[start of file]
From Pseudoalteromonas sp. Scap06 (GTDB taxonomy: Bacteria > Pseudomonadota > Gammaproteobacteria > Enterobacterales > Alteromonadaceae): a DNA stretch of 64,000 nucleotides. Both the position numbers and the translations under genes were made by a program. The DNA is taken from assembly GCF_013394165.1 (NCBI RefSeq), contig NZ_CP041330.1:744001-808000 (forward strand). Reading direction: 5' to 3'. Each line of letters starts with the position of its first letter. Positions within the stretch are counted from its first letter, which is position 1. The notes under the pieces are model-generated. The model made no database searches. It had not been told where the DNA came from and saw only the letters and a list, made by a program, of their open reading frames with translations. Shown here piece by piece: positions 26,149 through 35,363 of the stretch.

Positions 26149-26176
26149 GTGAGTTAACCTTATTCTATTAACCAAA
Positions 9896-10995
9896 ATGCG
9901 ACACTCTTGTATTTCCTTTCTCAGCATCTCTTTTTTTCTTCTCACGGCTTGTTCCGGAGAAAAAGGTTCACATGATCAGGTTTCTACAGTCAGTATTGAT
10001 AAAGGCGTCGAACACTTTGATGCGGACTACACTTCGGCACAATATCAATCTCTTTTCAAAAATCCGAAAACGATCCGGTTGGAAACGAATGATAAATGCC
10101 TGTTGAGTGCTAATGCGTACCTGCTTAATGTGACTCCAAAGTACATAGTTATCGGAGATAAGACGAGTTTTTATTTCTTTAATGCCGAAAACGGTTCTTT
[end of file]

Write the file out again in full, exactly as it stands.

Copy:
From Pseudoalteromonas sp. Scap06 (GTDB taxonomy: Bacteria > Pseudomonadota > Gammaproteobacteria > Enterobacterales > Alteromonadaceae): a DNA stretch of 64,000 nucleotides. Both the position numbers and the translations under genes were made by a program. The DNA is taken from assembly GCF_013394165.1 (NCBI RefSeq), contig NZ_CP041330.1:744001-808000 (forward strand). Reading direction: 5' to 3'. Each line of letters starts with the position of its first letter. Positions within the stretch are counted from its first letter, which is position 1. The notes under the pieces are model-generated. The model made no database searches. It had not been told where the DNA came from and saw only the letters and a list, made by a program, of their open reading frames with translations. Shown here piece by piece: positions 26,149 through 35,363 of the stretch.

Positions 26149-26176
26149 GTGAGTTAACCTTATTCTATTAACCAAA
Positions 9896-10995
9896 ATGCG
9901 ACACTCTTGTATTTCCTTTCTCAGCATCTCTTTTTTTCTTCTCACGGCTTGTTCCGGAGAAAAAGGTTCACATGATCAGGTTTCTACAGTCAGTATTGAT
10001 AAAGGCGTCGAACACTTTGATGCGGACTACACTTCGGCACAATATCAATCTCTTTTCAAAAATCCGAAAACGATCCGGTTGGAAACGAATGATAAATGCC
10101 TGTTGAGTGCTAATGCGTACCTGCTTAATGTGACTCCAAAGTACATAGTTATCGGAGATAAGACGAGTTTTTATTTCTTTAATGCCGAAAACGGTTCTTT